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assuming I do something like this:
http://www.ladyada.net/learn/sensors/thermistor.htm
correctly building me a thermometer like thingy...

if I graph the response to temperature will I get a linear response, exponent, log? non-linear??

(I would rather know, but will probably double check when I build it)

thaanks smiley
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Gosport, UK
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As that link lead to a 404 not found page, I don't know.

Anyhow, look for the datasheet for whatever device you are using, and it should tell you what shape response curve the device returns.
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missing l  at end of the link
http://www.ladyada.net/learn/sensors/thermistor.html
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Rob Tillaart

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google thermistor graph => resulted in many graphs including this one.

http://www.digitaldandt.org/db/index.php/datasheet/show/42
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sorry about the link.  good catch..

it looks like a log curve, however that thermistor only goes up to 100 or so, and approaches a zero resistance when it does.

analog pins give it a value between 0 and 1023 right?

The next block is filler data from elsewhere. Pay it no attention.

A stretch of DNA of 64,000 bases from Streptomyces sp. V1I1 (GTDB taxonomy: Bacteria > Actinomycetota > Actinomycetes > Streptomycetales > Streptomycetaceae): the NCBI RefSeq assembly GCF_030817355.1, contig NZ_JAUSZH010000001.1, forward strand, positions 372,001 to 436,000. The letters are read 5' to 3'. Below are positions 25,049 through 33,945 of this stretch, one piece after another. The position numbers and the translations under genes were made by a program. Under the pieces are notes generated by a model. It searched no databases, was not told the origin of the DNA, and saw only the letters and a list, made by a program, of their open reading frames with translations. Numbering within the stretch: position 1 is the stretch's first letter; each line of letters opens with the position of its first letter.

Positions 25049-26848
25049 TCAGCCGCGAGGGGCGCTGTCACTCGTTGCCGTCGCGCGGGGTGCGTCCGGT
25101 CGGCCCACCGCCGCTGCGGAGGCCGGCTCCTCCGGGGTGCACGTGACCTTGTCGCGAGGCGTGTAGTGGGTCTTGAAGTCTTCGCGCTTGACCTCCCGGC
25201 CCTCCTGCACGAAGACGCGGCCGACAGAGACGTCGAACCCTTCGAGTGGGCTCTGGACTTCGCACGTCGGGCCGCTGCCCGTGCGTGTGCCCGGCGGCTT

is it likely to be log or linear...  up to 400C (673K) or so for one thermometer, and then up to 1400C (1473K) or so for another thermometer...?

can we assume that it will be a log line irrelevant of the temperature limits?
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ha.  woops.  serious examination later - not looking for a thermistor, looking to understand how to use a thermocouple with an arduino.

just one end in analog and one in ground will return a 0,
one end in analog and one in 5v will return a 1023.

but a thermcouple is meant to generate its own teeny voltage.  how might I read that into an arduino?
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never mind.  arduino cant do it alone...

http://www.ladyada.net/learn/sensors/thermocouple.html
seems to have helped me.

need a max#### of sorts.  will look into it.
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Remember that a voltage divider is the cheap way to approach the problem.  You would get far superior results using a constant current source for the thermistor.

Additionally, you may find these links of interest:
http://www.phanderson.com/arduino/ntc_therm.html
http://www.phanderson.com/picaxe/lin_thermistor.html

- Ray
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[optimization]
nice link - bookmarked.

for efficiency reasons I would change this line

TKelvin = 1.0 / (A_const + B_const * x + C_const * square(x) + D_const * cube(x));

to

TKelvin = 1.0 / (A_const + ( (D_const * x + C_const) * x + B_const) * x );


- it removes the need for square() and cube() => removes 3 FPO's  ==> win a few micros() per call smiley-wink

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Rob Tillaart

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